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UK apprenticeship tax is a £3.5bn mistake, say business leaders | Learnings

Retailers, hospitality businesses, the tech industry and recruiters have called for urgent reform of the apprenticeship tax, calling it a “£3.5billion mistake”.

In a letter sent to ministers, the British Retail Consortium (BRC), UKHospitality, techUK and the Recruitment & Employment Confederation (REC) said the government was ‘withholding investment’ in essential training which could boost productivity, fuel growth economy and raise wages.

Helen Dickinson, chief executive of the British Retail Consortium, which represents most major retailers, said: ‘The government must urgently correct this £3.5billion mistake or it risks leaving the Kingdom’s anemic productivity. United further behind its international counterparts.

“Retailers want to invest more in training a more skilled, more productive and better paid workforce. They want to create more opportunities for people across the country. They want to contribute more to growth. But the broken learning system is a chain and chain around their efforts.

Under the current system, companies are pouring hundreds of millions of pounds into a pot, which can only be spent on very specific types of training. For example, companies cannot use the money to fund courses lasting less than one year. They say this has saved them from spending £3.5billion of set aside funds.

Introduced in April 2017, the apprenticeship tax obliges large organizations to devote 0.5% of their payroll to apprenticeship.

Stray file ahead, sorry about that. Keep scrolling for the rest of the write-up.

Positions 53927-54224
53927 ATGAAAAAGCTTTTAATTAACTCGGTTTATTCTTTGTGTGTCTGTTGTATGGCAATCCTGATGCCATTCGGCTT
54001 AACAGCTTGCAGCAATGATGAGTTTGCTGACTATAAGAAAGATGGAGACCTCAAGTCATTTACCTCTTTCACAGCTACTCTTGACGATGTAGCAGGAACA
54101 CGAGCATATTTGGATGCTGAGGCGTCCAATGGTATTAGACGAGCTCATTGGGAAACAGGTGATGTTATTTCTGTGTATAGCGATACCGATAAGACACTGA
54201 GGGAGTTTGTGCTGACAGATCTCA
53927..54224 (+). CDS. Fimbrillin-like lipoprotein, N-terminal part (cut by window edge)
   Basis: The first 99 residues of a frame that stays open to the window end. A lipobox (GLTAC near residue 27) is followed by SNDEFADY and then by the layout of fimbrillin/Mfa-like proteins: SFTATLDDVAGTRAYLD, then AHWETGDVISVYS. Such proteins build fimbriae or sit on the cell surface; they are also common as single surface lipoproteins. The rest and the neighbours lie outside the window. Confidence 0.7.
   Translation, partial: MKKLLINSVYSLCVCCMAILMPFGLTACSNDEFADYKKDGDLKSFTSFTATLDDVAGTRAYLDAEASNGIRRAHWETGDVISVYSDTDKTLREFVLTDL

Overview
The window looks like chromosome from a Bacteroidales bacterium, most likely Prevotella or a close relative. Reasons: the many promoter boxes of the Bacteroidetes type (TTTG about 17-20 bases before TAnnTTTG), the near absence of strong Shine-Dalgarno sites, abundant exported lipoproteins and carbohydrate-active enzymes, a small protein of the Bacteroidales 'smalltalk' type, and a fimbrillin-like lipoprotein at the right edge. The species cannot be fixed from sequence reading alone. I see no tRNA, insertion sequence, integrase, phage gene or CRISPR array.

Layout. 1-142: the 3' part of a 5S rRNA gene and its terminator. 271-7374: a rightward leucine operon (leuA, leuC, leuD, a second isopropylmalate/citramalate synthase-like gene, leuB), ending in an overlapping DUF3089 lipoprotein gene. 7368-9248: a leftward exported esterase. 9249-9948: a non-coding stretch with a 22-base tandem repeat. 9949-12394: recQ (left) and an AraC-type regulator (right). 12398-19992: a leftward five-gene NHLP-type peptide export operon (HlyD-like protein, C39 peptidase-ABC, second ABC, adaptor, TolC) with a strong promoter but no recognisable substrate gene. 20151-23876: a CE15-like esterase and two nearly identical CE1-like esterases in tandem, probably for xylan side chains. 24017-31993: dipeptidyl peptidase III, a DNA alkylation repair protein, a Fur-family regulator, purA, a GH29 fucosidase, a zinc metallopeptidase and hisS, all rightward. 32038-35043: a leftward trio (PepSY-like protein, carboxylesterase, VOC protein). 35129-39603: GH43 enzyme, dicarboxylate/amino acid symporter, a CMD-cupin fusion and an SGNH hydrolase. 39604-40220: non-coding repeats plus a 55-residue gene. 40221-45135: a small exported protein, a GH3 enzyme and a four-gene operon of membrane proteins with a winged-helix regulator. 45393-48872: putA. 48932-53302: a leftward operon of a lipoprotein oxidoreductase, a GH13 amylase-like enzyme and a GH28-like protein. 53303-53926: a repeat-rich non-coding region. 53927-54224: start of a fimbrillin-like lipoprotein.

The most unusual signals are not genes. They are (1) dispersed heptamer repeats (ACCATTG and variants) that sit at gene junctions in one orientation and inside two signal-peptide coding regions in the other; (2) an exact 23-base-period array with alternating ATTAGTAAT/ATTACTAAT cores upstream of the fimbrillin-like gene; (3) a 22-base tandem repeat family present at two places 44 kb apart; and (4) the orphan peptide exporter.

However, many employers say they are unable to use the funds – which are levied by the Treasury if not used within two years. A report by the Resolution Foundation has warned of an explosion in the number of expensive, high-level apprenticeships for those already in employment that could ‘crowd out’ young people.

Professional bodies want the government to expand the apprenticeship tax into a broader skills tax that can be spent on a wider range of accredited courses, including shorter, more focused courses.

Kate Nicholls, chief executive of UKHospitality, said an overhaul of the system would help bring those who had become economically inactive, including the over-50s, back to work to fill skills gaps.

“Hotel businesses are keen to invest more in skills development, training and development of their workforce, especially when vacancies are so high. There is an urgent need to reform the apprenticeship tax to offer more flexibility to companies, particularly in the use of financing.

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Julian David, Managing Director of techUK, said: “There is a real need to continue to support young people and new entrants to the labor market using apprenticeships, but also to support those in the workforce. existing work to progress and acquire the skills they need for the future of work. The key to this will be to reform the apprenticeship tax to make it flexible and fit for purpose.

Education Minister Robert Halfon said the government had “transformed the country’s skills supply” since 2010.

“So far, we have supported over 5 million apprenticeship starts across over 650 high quality standards, ensuring whatever your career goals are, they can be achieved through an apprenticeship, and we will continue to increase funding to £2.7bn by 2024-25. . We are rolling out and expanding T-tiers, Institutes of Technology and Skills Boot Camps – all backed by £3.8billion,” Halfon said.

“This Conservative government is on the side of business. That’s why all of our skills development programs have been designed with employers to meet the needs of business and industry.


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